For the Christians are distinguished from other men neither by country, nor language, nor the customs which they observe. For they neither inhabit cities of their own, nor employ a peculiar form of speech, nor lead a life which is marked out by any singularity. . . .They dwell in their own countries, but simply as sojourners. As citizens, they share in all things with others, and yet endure all things as if foreigners. Every foreign land is to them as their native country, and every land of their birth as a land of strangers. They marry, as do all [others]; they beget children; but they do not destroy their offspring. They have a common table, but not a common bed. They are in the flesh, but they do not live after the flesh. (2 Corinthians 10:3) They pass their days on earth, but they are citizens of heaven. (Philippians 3:20) They obey the prescribed laws, and at the same time surpass the laws by their lives. They love all men, and are persecuted by all. . .they are in lack of all things, and yet abound in all; they are dishonored, and yet in their very dishonor are glorified. They are evil spoken of, and yet are justified; they are reviled, and bless; (2 Corinthians 4:12) they are insulted, and repay the insult with honor; they do good, yet are punished as evil-doers.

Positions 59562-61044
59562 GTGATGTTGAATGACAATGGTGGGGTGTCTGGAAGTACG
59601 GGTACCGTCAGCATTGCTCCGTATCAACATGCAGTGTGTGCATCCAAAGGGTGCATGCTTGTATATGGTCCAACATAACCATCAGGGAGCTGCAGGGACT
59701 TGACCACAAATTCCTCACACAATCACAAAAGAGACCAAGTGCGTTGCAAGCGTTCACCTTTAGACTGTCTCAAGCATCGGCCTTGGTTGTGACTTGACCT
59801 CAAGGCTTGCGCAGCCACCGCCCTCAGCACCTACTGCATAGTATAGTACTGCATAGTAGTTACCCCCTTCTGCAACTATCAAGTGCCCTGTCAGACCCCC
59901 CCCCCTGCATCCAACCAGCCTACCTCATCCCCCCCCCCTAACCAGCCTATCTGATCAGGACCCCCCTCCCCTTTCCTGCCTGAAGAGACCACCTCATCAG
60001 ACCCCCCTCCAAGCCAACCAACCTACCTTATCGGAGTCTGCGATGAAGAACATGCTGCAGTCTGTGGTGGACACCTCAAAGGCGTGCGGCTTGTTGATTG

If we live as the first Christians did, we too can confront and triumph over the Church of the evil Global Empires.

First appeared on The Catholic Thing in June, 2014.

“I am with him in the time of trial”

In 01 Daily Meditations on 2014/08/15 at 12:00 AM
Everything may collapse and fail. Events may turn out contrary to what was expected and great adversity may come. But nothing is to be gained by being perturbed. Furthermore, remember the confident prayer of the prophet: “The Lord is our judge, the Lord gives us our laws, the Lord is our king; it is he who will save us.” Say it devoutly every day, so that your behaviour may agree with the designs of Providence, which governs us for our own good. (Furrow, 855)